thoracic outlet syndromeThoracic outlet syndrome is a disorder that occurs when the blood vessels or nerves in the space between the collarbone and first rib (thoracic outlet) become compressed. This can result in any of the following symptoms ; 1. pain in your shoulders and/or neck , 2. numbness / pain / tingling down the arm and / or in a finger / fingers. Common causes include physical trauma, i.e. car crash ; repetitive injuries from job or sports related activities; anatomical defects (such as having an extra rib); poor posture( protruding neck / rounded shoulders); and pregnancy.

You may notice symptoms of thoracic outlet syndrome if your job requires you to do a repetitive movement continuously for long periods, i.e. typing on a computer; working on an assembly line; or lifting things above your head. These repetitive activities tend to tighten up neck and shoulder muscles. Athletes, such as baseball pitchers and swimmers can also develop thoracic outlet syndrome from the years of repetitive movements.

Obesity can put an undue amount of stress on your body structures and joints leading to the development of thoracic outlet syndrome. Carrying around an over sized bag or backpack or having somebody sitting on your shoulders for long periods, say at a concert can compress nerve structures etc. and lead to the condition. You may suffer symptoms during pregnancy as muscles, ligaments, tendons and joints come under strain. This is as a result of the release of the hormone relaxin around week twelve of pregnancy, and also due to the increase in bodyweight.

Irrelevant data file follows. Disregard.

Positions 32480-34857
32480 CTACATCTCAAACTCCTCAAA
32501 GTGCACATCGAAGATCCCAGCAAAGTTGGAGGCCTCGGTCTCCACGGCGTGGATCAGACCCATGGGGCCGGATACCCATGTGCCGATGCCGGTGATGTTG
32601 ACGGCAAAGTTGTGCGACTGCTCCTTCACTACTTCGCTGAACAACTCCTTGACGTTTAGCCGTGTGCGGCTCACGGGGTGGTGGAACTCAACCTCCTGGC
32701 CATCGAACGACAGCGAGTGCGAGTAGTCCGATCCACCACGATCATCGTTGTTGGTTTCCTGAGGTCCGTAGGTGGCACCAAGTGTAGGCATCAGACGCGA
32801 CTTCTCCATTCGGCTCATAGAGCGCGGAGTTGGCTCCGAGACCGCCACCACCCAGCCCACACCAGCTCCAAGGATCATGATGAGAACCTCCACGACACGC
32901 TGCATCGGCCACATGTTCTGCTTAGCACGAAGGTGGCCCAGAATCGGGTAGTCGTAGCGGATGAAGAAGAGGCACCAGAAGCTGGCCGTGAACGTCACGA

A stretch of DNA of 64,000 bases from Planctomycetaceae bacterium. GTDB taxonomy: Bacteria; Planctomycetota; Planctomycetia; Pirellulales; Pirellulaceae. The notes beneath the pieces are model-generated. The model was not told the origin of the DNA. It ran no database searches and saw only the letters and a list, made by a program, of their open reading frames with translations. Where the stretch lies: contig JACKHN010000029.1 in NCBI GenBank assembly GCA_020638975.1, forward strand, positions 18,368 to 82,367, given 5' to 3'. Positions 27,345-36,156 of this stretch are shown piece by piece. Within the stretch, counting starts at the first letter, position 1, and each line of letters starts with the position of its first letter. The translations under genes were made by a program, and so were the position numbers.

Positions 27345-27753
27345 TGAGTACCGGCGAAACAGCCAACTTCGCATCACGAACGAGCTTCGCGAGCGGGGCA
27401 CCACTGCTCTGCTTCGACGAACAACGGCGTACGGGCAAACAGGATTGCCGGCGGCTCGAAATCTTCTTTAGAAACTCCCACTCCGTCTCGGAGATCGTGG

The two most common types of thoracic outlet syndrome are:

1. Neurogenic (neurological) : This form of thoracic outlet syndrome is characterized by compression of the brachial plexus ( nerves coming from the spinal cord (neck). This network of nerves controls muscle movements and sensations in the shoulder, arm and hand. This is the most common cause of thoracic outlet syndrome.

Signs and symptoms include:
• Numbness or tingling in your arm or fingers.
• Wasting of muscles through which the compressed nerve travels; either in the arm or fingers or both.
• Pain in the neck , shoulder or hand.
• Weakened grip in hand / loss of strength in the arm.

Treatment : Often if neurogenic thoracic outlet syndrome is caught early, deep tissue work on neck, shoulders and arm to loosen out tightened muscles; joint mobilisations / manipulation of the cervical and thoracic spine; electro acupuncture along the affected nerve pathway; postural correction exercises, can usually bring great relief within one or two treatment sessions. If the condition is chronic ( i.e. there a month or months), it may take more time for the irritated nerve to settle. You may need to lose weight if obesity is the cause of your thoracic outlet syndrome.

2.Vascular (venous or arterial): This type occurs when one or more of the veins or arteries are compressed in the area between the collarbone and first rib.
Signs and symptoms include:
• Discoloration of the hand (bluish colour).
• Arm pain and swelling, possibly due to blood clots.
• Blood clots in veins or arteries in the upper area of your body.
• Lack of colour in one or more of your fingers or your entire hand.
• Weakened or no pulse in the affected arm.
• Cold fingers, hands or arms.
• Arm fatigue after activity.
• Numbness or tingling in your fingers.
• Throbbing lump near your collar bone.
• Weakness of arm or neck.

Treatment : For vascular (venous or arterial) thoracic outlet syndrome…you need to consult with your doctor. This condition may require thrombolytic medications, anticoagulant medications or surgery.